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Wieden+Kennedy continues hot trot with P&G boost

Has Wieden+Kennedy finally cracked how to win and keep big accounts?

It’s had Nike of course, pretty much since setting up in Portland way back in 1982, which is an impressive piece of account management even though the two are on each other’s doorstep.

But others have come and gone, most recently Heineken which has departed to the rather unlikely environs of Publicis. But in the US recently W+K has also won Bud Light, Verizon and KFC, all from ‘establishment’ agencies: BBDO, Mcgarrybowen and FCB respectively.

We did say, though, win and keep.

secretWell it’s just won Procter & Gamble’s Secret deodorant from Leo Burnett. Secret is nowhere near as big as the other three, at least in terms of measured media spend, but it does represent an important further expansion of P&G work following the plaudits earned by the agency on Old Spice and, in some quarters anyway, for its Olympics ‘Mom’ corporate work.

And P&G is busily hacking away at its massive agency roster in a bid to save $500m in agency costs. So, presumably, there’ll be more to come. P&G, which has about a third of the $3bn US deodorant market, says: “This will give us one agency that has a core expertise in our antiperspirant and deodorant business.”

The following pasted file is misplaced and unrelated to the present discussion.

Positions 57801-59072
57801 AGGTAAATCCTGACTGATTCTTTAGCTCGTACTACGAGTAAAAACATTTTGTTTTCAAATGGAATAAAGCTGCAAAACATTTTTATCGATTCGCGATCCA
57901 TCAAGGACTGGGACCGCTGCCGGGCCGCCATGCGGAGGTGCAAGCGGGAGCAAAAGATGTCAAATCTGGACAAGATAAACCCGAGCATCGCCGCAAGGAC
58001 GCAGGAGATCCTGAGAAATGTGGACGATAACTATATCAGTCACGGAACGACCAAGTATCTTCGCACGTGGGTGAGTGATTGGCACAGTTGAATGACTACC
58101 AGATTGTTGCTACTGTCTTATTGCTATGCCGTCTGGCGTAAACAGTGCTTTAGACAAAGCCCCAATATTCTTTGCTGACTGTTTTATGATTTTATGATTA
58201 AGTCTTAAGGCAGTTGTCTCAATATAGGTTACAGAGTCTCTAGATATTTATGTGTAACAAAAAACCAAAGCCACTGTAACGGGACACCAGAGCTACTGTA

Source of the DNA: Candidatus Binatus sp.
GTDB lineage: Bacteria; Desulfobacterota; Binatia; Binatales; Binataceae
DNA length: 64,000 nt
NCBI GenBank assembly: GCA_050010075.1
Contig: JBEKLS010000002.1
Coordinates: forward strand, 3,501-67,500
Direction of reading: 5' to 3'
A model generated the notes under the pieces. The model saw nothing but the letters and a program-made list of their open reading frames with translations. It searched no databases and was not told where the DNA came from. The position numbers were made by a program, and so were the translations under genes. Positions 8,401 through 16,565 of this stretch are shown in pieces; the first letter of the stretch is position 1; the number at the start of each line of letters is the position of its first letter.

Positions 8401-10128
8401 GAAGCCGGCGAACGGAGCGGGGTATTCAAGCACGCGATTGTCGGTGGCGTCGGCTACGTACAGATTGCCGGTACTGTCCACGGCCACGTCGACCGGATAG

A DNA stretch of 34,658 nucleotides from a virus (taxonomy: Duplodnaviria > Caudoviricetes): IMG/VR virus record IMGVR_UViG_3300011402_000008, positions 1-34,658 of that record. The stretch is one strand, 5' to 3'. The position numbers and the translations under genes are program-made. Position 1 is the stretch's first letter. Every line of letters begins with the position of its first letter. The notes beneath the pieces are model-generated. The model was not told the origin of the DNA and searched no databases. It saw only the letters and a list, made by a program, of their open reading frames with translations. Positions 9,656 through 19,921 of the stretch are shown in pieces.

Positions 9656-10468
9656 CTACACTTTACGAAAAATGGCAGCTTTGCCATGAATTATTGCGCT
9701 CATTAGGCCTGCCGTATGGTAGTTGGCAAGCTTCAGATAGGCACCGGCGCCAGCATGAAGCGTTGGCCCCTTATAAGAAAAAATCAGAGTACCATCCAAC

To a degree such progress has been replicated at W+K London too. Over here it failed to bed in Tesco although, given Tesco’s widely-advertised problems during the disastrous Phil Clarke tenure, that might have been beyond any agency. Replacement BBH doesn’t seem to be finding it easy to get Tesco work out either. But it seems to have established a strong relationship with RB (formerly Reckitt Benckiser – a P&G rival in many categories) and be winning getting the lion’s share of Honda and 3.

Some observers think they detect a more conservative streak at W+K HQ. The latest Old Spice campaign (lumping together two sub-brands) and the KFC campaign featuring the return of ol’ Colonel Sanders are certainly client pleasers. But that’s the way of the world and it is their money, after all.

The acid test, perhaps, will be Bud Lite. Sister brand Budweiser has scored mightily (if YouTube is any guide) with two cutesy doggy films by Anomaly in the last two Super Bowls. You can’t see W+K going this route for Bud Lite although the brand would doubtless welcome some love, however it was secured.

We’ll see. Whatever you think about some of the new work coming out of W+K it’s no mean achievement for an agency that’s remained independent for 33 years to be picking up brands like these from America’s biggest, most corporate advertisers.

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About Stephen Foster

Stephen is a former editor of Marketing Week and London Evening Standard advertising columnist. He wrote City Republic for Brand Republic and is a partner in communications consultancy The Editorial Partnership.

One comment

  1. Conservative? Never. Still crazy after all these years.

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